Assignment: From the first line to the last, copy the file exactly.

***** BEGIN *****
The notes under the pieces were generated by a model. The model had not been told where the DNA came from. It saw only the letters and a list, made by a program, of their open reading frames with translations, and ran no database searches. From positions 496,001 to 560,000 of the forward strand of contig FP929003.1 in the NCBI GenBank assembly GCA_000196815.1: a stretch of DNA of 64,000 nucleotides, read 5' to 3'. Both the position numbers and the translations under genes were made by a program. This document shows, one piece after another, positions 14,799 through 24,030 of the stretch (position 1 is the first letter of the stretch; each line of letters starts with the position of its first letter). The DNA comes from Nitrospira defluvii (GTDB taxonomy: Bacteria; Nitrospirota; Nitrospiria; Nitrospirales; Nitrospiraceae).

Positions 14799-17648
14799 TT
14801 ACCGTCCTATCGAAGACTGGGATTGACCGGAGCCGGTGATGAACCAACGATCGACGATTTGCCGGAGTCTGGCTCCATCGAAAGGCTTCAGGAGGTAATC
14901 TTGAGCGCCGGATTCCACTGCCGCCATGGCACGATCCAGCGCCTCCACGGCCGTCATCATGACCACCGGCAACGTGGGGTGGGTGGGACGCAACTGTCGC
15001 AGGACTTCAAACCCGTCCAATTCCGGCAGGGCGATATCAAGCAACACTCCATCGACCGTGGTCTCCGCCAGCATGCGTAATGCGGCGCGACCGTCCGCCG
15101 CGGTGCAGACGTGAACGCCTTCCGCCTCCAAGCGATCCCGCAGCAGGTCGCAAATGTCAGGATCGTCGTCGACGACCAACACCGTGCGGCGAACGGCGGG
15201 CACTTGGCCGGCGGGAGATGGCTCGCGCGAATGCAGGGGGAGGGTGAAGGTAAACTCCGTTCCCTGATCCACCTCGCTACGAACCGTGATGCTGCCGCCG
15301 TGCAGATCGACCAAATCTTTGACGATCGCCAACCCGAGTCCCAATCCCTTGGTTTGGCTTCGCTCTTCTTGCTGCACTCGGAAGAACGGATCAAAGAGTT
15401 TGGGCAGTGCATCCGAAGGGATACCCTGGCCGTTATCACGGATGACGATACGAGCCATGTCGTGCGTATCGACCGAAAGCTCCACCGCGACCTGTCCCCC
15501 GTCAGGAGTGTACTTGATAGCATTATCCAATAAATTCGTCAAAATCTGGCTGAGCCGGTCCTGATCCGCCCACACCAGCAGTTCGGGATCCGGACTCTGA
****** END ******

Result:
The notes under the pieces were generated by a model. The model had not been told where the DNA came from. It saw only the letters and a list, made by a program, of their open reading frames with translations, and ran no database searches. From positions 496,001 to 560,000 of the forward strand of contig FP929003.1 in the NCBI GenBank assembly GCA_000196815.1: a stretch of DNA of 64,000 nucleotides, read 5' to 3'. Both the position numbers and the translations under genes were made by a program. This document shows, one piece after another, positions 14,799 through 24,030 of the stretch (position 1 is the first letter of the stretch; each line of letters starts with the position of its first letter). The DNA comes from Nitrospira defluvii (GTDB taxonomy: Bacteria; Nitrospirota; Nitrospiria; Nitrospirales; Nitrospiraceae).

Positions 14799-17648
14799 TT
14801 ACCGTCCTATCGAAGACTGGGATTGACCGGAGCCGGTGATGAACCAACGATCGACGATTTGCCGGAGTCTGGCTCCATCGAAAGGCTTCAGGAGGTAATC
14901 TTGAGCGCCGGATTCCACTGCCGCCATGGCACGATCCAGCGCCTCCACGGCCGTCATCATGACCACCGGCAACGTGGGGTGGGTGGGACGCAACTGTCGC
15001 AGGACTTCAAACCCGTCCAATTCCGGCAGGGCGATATCAAGCAACACTCCATCGACCGTGGTCTCCGCCAGCATGCGTAATGCGGCGCGACCGTCCGCCG
15101 CGGTGCAGACGTGAACGCCTTCCGCCTCCAAGCGATCCCGCAGCAGGTCGCAAATGTCAGGATCGTCGTCGACGACCAACACCGTGCGGCGAACGGCGGG
15201 CACTTGGCCGGCGGGAGATGGCTCGCGCGAATGCAGGGGGAGGGTGAAGGTAAACTCCGTTCCCTGATCCACCTCGCTACGAACCGTGATGCTGCCGCCG
15301 TGCAGATCGACCAAATCTTTGACGATCGCCAACCCGAGTCCCAATCCCTTGGTTTGGCTTCGCTCTTCTTGCTGCACTCGGAAGAACGGATCAAAGAGTT
15401 TGGGCAGTGCATCCGAAGGGATACCCTGGCCGTTATCACGGATGACGATACGAGCCATGTCGTGCGTATCGACCGAAAGCTCCACCGCGACCTGTCCCCC
15501 GTCAGGAGTGTACTTGATAGCATTATCCAATAAATTCGTCAAAATCTGGCTGAGCCGGTCCTGATCCGCCCACACCAGCAGTTCGGGATCCGGACTCTGA